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InnovatED

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Joan Becker and 6 of her students.

Vol. 3, No. 1

Fall 2013

Your Source of Information for Staying Connected, the e-magazine of the Michael D. Eisner College of Education

Susan Auerbach, Eisner College Research Fellow

Dr. Susan Auerbach

Associate Professor Dr. Susan Auerbach, Department of Educational Leadership and Policy Studies

Dr. Susan Auerbach has received the 2013-14 College Research Fellowship in the Michael D. Eisner College of Education. Dr. Auerbach's study is entitled: Shaping a New Common Sense of Education Reform: Policy Discourse on 'Parent Trigger' Laws and Turnaround Schools. The research will build on her previous work on parent engagement and school-community relations, extending it in new directions to examine how policy debates frame education reform and the role of parents in reform.

Under parent trigger laws, petitions by a majority of parents at low-achieving schools can force school closures, replacement of staff, or conversion to charter. Significantly, these prescribed solutions for low achievement are the same options promoted for turnaround schools in federal Race to the Top initiatives; thus, the trigger laws encapsulate key Obama Administration reforms. The first trigger law was passed in California in 2010, followed by six other states; more than 20 states are considering similar laws. Efforts to pull the trigger in California schools have typically led to conflict and court battles, with three schools that were able to force a major overhaul set to open in 2013-14.

The laws' symbolic and political importance as a flash point for polarized debates on education reform is indicated by extensive national and local media coverage and commentaries, support by the U.S. Conference of Mayors, and a trigger-related feature film, Won't Back Down, that was shown at both the Republican and Democratic national conventions in 2012. Advocates claim that the laws empower disenfranchised parents to ensure quality schools for their children; critics claim the laws have no research base and are a bid for increased privatization through charters and school closures. Not surprisingly, educators have felt threatened by these laws, which have a direct impact on their jobs and the management of public schools; they have begun to push for modifications to allow for more public information and transparency in the conduct of trigger petition campaigns. The campaigns are run by Parent Revolution, an education advocacy organization that is generously funded by groups known for their support of corporate reform, such as the Walton, Broad and Gates foundations. Although Parent Revolution claims that the laws promote educational equity and social justice, model parent trigger legislation that includes an option for school vouchers has been promoted by the conservative American Legislative Exchange Council (ALEC).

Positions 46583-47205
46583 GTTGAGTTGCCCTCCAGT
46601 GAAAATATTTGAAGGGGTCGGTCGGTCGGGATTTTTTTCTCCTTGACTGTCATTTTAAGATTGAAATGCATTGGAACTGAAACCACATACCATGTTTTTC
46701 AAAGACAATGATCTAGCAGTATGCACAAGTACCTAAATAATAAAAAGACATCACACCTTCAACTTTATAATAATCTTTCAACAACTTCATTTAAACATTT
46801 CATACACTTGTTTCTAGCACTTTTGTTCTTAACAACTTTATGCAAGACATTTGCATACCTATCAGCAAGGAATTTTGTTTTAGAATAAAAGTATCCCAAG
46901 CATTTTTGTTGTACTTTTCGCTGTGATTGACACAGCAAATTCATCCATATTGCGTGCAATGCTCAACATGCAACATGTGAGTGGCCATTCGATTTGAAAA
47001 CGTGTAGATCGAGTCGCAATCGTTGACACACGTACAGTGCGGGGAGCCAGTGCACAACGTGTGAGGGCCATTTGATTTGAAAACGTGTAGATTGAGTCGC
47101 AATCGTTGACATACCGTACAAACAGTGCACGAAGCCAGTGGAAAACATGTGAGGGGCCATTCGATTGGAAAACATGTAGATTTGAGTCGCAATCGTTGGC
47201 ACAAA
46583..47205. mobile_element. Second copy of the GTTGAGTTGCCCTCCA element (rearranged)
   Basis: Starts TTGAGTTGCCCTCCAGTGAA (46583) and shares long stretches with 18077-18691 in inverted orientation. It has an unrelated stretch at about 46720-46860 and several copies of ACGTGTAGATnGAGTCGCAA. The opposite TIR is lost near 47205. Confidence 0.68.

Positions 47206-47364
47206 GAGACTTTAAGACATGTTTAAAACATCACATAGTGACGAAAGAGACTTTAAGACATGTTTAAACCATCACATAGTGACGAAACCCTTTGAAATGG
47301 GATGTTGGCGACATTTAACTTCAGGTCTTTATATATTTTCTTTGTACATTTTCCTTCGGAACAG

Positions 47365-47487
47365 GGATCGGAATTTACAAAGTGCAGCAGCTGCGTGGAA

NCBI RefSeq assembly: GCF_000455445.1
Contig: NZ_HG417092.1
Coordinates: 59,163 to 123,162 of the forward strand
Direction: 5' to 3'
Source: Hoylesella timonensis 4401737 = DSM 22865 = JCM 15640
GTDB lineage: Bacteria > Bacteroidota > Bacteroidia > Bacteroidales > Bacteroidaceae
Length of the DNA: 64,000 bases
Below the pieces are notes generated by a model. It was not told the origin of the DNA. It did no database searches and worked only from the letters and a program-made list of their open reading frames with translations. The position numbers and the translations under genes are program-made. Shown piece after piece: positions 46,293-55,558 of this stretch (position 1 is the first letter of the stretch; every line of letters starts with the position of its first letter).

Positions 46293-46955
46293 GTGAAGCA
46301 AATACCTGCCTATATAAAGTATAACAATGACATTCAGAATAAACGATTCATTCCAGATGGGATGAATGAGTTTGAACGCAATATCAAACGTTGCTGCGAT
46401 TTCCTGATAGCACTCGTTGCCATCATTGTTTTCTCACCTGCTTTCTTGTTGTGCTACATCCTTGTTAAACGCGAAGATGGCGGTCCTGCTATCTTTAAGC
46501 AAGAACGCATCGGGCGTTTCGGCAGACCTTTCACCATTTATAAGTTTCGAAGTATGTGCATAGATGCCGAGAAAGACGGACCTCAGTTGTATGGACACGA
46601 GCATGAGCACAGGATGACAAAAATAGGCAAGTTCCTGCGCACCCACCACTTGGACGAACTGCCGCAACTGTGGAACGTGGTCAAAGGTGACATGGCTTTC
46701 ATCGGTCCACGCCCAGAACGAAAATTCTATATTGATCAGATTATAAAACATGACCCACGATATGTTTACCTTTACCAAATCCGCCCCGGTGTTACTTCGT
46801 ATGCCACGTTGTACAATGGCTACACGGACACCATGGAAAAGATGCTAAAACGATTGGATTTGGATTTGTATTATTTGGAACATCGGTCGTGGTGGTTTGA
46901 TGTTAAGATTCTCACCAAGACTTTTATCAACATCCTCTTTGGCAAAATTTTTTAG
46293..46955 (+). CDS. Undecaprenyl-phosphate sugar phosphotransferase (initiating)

This qualitative study uses critical policy, media, and discourse analysis of selected media documents since 2010 to examine how the laws' intents and effects are framed in the media and the ways in which the policy discourse both shapes and is shaped by a new common sense of parent empowerment and reform. The better educators understand how reform is represented in the media, the better prepared we can be to respond to these policies and to proactively shape future public discourse on the public purposes of public schools.

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